Suzuki: Critical. It is the driving force because it is place-based and the knowledge has been accumulated over thousands of years. That's why Indigenous people value elders. Elders are the repository of knowledge and they remember their elders and they remember all of them. They remember all of the places they've fucked up, their successes, their mistakes. All of that is a part of Indigenous knowledge so that they're the only people that have a track record of living sustainably anywhere on the planet.

The last 500 years of exploration have been absolutely destructive. You get Europeans going to North America, South America, Africa, Australia. And, in every place these explorers encounter Indigenous people, the attitude was "they're inferior." Indeed, if you look at the way Aborigines were treated in Australia, they were treated as flora and fauna. They called Australia "empty" because they didn't consider them human. And, if you look at the record of the way Europeans have treated these conquered people, they killed them like they were animals. So they learned nothing from them.

You know, I think of the Artic explorers, these English explorers that said "we're not going to wear furs like these Eskimos up there. We're going to wear hobnail boots and go up there" -- and they froze! They froze to death! You think of the first people that came down the St. Lawrence. They did know how to overwinter; it was the Indigenous people that kept them alive. But, over and over they had such contempt for these people, they didn't learn anything.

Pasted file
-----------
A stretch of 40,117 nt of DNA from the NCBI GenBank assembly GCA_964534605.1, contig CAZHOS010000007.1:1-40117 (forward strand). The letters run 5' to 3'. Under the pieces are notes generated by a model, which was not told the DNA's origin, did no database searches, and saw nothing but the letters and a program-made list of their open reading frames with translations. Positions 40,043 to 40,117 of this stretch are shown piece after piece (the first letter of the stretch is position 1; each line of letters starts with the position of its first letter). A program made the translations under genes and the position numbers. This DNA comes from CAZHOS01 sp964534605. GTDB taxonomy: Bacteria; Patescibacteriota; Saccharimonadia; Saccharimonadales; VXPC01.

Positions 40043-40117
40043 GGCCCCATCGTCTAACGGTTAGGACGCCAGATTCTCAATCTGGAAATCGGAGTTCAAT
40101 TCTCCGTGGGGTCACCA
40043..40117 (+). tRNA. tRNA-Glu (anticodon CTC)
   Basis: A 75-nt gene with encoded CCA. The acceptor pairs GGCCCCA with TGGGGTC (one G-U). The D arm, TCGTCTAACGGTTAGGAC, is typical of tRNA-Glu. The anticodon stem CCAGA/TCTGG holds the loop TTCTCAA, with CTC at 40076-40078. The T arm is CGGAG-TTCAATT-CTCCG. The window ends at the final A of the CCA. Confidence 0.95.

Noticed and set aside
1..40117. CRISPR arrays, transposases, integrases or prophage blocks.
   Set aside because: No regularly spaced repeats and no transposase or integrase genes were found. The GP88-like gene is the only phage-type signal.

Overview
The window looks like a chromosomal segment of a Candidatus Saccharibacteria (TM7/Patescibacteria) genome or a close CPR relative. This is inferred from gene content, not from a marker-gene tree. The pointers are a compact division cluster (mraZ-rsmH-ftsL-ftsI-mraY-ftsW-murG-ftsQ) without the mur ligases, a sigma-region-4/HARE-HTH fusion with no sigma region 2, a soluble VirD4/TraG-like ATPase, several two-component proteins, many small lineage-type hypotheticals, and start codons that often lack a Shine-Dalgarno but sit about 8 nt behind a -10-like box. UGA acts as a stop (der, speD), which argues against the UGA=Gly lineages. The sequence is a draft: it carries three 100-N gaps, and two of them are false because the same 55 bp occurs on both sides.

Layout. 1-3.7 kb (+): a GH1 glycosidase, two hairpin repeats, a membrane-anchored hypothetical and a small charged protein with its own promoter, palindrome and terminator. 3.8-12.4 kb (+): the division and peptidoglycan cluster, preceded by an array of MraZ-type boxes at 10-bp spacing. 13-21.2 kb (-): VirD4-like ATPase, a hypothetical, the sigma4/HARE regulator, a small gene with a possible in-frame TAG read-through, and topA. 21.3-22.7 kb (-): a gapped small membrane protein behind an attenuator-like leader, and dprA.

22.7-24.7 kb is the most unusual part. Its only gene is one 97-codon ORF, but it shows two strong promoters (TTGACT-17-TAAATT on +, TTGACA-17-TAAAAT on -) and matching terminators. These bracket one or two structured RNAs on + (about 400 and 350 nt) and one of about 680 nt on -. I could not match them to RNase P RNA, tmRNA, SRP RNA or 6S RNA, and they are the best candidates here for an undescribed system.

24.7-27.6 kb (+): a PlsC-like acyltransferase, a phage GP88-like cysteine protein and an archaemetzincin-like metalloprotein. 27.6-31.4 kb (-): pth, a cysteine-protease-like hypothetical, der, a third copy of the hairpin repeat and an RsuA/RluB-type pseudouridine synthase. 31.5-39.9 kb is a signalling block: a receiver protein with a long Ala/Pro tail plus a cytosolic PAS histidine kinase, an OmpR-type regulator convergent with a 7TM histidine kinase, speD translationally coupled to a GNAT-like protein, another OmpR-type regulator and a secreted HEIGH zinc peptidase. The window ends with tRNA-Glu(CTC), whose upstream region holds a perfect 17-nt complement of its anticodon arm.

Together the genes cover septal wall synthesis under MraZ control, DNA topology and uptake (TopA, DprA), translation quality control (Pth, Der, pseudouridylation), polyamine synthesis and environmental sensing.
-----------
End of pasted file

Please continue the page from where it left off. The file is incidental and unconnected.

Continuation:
British Columbia, the people came and said "these people are so primitive. They don't have any agriculture." But, of course, they were living off of the oceans which were rich with food. Only in the last 10 years, we've discovered clam gardens. They were farming the oceans. But we were so arrogant; we didn't think they were smart enough to do that. We looked at the world through our idea of what a garden is.

I think the last 500 years have been unbelievable destructive for the planet because of the spread of this idea of exploration, conquest, and colonization.

Phillip Dwight Morgan is a published author of poetry and short essays. He views writing as an opportunity for self-discovery, emancipation and nourishment.